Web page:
Fertiliser prices have soared to new highs due to Russia's war in Ukraine, with the “big three” — phosphates, nitrates and potassium fertilisers — on average doubling since last year, reaching levels not seen since the 2008 commodity boom.
At that time, the price of diammonium phosphate (DAP), the world’s most commonly used fertiliser, rose nearly five-fold between early 2007 and 2008, from about $250 a tonne to more than $1,200.
Iraq, whose fertiliser production and exports soared in the 1970s and 80s, missed out on reaping the benefits of that global fertiliser boom. It was a missed opportunity to help the country move away from risky dependence on volatile oil revenue and boost its once thriving agriculture sector.
The latest increase, caused in part by a disruption of supplies from Russia and surging input costs, is another opportunity that Iraq is likely to struggle to capitalise on.
A reconstruction dream
Agriculture experts involved in Iraq’s reconstruction after the 2003 US-led invasion had hoped the country could cash in on fertiliser demand and create vital jobs.
This would revive the industry built up between the late 1960s and the start of the 1980s, when Iraq paid foreign contractors including Japan's Mitsubishi, US company MW Kellogg and Belgium firm Sybetra, among others, to build large factories and mines to extract raw materials and process them into fertiliser, including a factory in Baiji northern Iraq, the Akashat phosphate mine and processing plant for fertiliser in Anbar province, and another large site at Khor Al Zubeir in Basra.
Together, the facilities would turn Iraq into a fertiliser powerhouse, meeting domestic demand that would soar above two million tonnes, with room for millions of tonnes for export.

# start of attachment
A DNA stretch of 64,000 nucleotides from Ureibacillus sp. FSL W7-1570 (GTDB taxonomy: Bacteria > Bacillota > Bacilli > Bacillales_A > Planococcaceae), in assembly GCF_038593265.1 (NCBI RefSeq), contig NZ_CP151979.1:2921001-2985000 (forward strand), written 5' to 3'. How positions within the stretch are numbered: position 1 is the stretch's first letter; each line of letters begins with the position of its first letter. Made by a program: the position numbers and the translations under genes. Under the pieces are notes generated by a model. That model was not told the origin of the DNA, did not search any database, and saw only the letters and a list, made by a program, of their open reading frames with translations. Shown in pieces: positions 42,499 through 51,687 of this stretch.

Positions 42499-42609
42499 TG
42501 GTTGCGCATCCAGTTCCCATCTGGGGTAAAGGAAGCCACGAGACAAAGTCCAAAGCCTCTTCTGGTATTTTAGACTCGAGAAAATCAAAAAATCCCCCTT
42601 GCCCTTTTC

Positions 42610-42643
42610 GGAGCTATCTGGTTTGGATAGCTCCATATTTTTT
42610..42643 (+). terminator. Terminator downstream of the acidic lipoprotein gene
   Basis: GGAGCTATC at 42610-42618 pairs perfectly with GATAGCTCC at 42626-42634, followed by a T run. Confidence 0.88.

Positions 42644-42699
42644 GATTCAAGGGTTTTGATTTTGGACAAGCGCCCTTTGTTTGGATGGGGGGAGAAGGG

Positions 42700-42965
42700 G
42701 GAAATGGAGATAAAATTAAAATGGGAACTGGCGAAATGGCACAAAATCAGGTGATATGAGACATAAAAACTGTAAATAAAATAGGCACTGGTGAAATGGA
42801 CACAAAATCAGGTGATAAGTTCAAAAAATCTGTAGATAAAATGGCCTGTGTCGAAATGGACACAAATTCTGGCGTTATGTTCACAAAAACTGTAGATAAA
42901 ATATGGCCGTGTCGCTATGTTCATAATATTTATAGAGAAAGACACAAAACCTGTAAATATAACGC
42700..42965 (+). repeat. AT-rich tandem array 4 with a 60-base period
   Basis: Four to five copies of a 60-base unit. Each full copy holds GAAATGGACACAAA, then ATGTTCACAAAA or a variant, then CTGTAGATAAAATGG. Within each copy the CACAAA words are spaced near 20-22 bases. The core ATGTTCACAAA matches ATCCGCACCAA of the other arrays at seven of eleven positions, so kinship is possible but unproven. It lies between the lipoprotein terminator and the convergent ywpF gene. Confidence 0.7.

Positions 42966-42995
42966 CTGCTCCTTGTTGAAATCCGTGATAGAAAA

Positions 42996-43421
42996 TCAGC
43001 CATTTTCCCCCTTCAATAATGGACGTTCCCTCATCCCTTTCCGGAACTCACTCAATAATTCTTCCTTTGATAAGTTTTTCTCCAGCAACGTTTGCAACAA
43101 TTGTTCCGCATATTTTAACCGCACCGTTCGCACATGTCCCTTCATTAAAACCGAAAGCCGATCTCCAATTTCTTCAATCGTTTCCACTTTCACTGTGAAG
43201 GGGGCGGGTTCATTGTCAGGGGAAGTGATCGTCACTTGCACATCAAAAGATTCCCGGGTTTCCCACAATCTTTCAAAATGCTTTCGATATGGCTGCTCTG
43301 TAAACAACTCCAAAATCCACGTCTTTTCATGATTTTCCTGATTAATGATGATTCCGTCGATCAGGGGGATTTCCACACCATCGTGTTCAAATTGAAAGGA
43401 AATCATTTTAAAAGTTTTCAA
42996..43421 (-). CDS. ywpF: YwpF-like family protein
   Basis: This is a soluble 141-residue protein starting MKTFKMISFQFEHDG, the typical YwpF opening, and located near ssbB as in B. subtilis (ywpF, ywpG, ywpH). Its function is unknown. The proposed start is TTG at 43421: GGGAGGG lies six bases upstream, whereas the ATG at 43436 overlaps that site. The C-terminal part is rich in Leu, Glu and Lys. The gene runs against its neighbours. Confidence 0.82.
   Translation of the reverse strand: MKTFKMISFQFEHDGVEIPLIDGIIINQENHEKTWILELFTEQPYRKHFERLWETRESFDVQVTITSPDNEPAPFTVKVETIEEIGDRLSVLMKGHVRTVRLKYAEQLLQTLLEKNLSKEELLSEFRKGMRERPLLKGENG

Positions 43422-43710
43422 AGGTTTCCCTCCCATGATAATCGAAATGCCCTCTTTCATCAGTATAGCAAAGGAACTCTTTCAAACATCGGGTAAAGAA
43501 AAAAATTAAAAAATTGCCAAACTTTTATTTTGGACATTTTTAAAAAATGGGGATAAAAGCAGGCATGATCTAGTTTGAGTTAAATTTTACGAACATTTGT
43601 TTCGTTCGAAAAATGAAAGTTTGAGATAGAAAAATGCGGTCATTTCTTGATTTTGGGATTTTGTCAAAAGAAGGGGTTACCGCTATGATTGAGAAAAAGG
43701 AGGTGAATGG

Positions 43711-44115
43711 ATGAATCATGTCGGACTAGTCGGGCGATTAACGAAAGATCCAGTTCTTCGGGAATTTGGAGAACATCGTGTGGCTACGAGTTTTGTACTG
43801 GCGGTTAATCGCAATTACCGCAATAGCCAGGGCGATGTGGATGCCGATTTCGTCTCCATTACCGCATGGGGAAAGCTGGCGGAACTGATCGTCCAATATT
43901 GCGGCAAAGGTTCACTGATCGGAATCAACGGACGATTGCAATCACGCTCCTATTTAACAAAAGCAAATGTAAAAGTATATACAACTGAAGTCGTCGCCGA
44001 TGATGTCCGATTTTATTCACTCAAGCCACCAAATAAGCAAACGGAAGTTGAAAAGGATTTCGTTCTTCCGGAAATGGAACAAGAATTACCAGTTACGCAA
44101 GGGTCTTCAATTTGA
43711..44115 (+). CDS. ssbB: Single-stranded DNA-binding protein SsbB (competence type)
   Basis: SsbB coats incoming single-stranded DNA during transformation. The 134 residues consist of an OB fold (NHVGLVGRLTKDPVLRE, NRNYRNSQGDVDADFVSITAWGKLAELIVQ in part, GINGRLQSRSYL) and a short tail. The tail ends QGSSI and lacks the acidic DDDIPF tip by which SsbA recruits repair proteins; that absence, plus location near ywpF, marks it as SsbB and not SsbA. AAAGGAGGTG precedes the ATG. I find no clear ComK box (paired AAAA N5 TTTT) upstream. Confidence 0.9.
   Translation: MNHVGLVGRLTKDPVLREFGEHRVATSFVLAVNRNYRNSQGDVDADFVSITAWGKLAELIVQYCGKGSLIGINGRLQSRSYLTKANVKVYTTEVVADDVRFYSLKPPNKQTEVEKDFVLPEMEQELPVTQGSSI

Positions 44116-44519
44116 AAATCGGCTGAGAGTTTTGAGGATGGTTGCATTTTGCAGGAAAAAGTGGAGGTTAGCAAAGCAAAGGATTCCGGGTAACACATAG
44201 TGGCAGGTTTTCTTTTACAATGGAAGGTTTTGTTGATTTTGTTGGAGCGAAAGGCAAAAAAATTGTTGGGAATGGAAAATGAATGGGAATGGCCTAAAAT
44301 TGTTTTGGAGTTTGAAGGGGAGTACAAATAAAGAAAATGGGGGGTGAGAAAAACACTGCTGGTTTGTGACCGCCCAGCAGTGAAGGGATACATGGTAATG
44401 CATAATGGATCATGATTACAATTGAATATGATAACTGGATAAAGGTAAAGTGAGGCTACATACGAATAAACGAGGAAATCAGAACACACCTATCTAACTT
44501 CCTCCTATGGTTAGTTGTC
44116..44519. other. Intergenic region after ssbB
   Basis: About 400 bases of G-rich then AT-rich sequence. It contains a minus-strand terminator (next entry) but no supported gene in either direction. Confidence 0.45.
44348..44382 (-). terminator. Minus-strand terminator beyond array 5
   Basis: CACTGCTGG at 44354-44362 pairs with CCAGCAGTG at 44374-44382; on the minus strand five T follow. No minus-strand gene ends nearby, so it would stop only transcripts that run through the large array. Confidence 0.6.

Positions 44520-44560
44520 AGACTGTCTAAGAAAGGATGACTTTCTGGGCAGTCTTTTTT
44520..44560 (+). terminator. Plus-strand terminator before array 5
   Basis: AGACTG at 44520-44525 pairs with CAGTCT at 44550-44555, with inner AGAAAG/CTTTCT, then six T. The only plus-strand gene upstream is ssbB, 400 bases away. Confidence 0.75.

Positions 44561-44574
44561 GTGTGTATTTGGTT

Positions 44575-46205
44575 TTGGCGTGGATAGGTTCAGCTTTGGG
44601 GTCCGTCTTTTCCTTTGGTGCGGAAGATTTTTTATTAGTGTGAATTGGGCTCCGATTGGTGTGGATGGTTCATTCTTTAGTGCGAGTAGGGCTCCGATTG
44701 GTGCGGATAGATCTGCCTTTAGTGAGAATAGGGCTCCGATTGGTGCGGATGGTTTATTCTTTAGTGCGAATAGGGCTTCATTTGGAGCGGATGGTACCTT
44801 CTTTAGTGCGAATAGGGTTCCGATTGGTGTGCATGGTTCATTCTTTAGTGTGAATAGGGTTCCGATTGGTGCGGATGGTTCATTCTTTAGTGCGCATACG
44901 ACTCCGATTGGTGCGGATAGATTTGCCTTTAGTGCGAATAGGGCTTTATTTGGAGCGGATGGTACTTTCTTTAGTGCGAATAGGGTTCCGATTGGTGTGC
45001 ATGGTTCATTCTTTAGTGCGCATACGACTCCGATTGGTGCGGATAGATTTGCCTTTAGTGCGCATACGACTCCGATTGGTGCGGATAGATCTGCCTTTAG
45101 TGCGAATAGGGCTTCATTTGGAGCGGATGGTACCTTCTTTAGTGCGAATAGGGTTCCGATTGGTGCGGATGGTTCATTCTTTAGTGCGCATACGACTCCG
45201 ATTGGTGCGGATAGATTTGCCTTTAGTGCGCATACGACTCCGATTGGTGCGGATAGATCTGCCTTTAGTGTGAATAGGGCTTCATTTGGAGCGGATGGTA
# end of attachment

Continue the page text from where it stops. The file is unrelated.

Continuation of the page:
Iraq also had a critical advantage: producing fertiliser requires a great deal of energy and the country is rich in inputs for production, especially natural gas.
But the plants fell into disrepair as Iraq’s economy collapsed under sanctions following its invasion of Kuwait in 1990. Hopes that they could be revitalised after 2003 have yet to be realised.
Nineteen years after the US invasion and the subsequent war with ISIS, Iraq's Ministry of Industry and Minerals is picking up the scraps of this dream.
When the terror group took over large parts of the country, it destroyed fertiliser production plants — two of which were in the process of being rebuilt following more than two decades of conflict.
A failure to attract foreign investors, largely due to bureaucracy and concerns about corruption, has delayed new projects needed to revive Iraq as a fertiliser exporter.
The fragile security situation following the war with ISIS, combined with a plunge in oil prices during the conflict, left Iraq’s largest phosphate mines in Anbar and the nearby sprawling industrial complex at Al Qaim idle, said Wajdi Al Rawi, spokesman for the state-owned General Phosphate Company.
“The phosphate company is going through difficult times,” Mr Al Rawi told The National.
He said peak production was in 1991, with about two million tonnes of all kinds of fertilisers produced — almost equivalent to Iraq's current demand.
Much of its production was exported to countries including the Gulf states, with the revenue supplying 17 per cent of the national budget, he said.
But the complex became a target for the US-led international coalition in the 1991 Gulf War to drive Saddam Hussein’s army out of Kuwait.
“That attack was a heavy one; it damaged about 60 per cent of the complex,” Mr Al Rawi said.
“Operations resumed later, but we couldn’t export and the production was barely covering 30 to 40 per cent of the local demand.”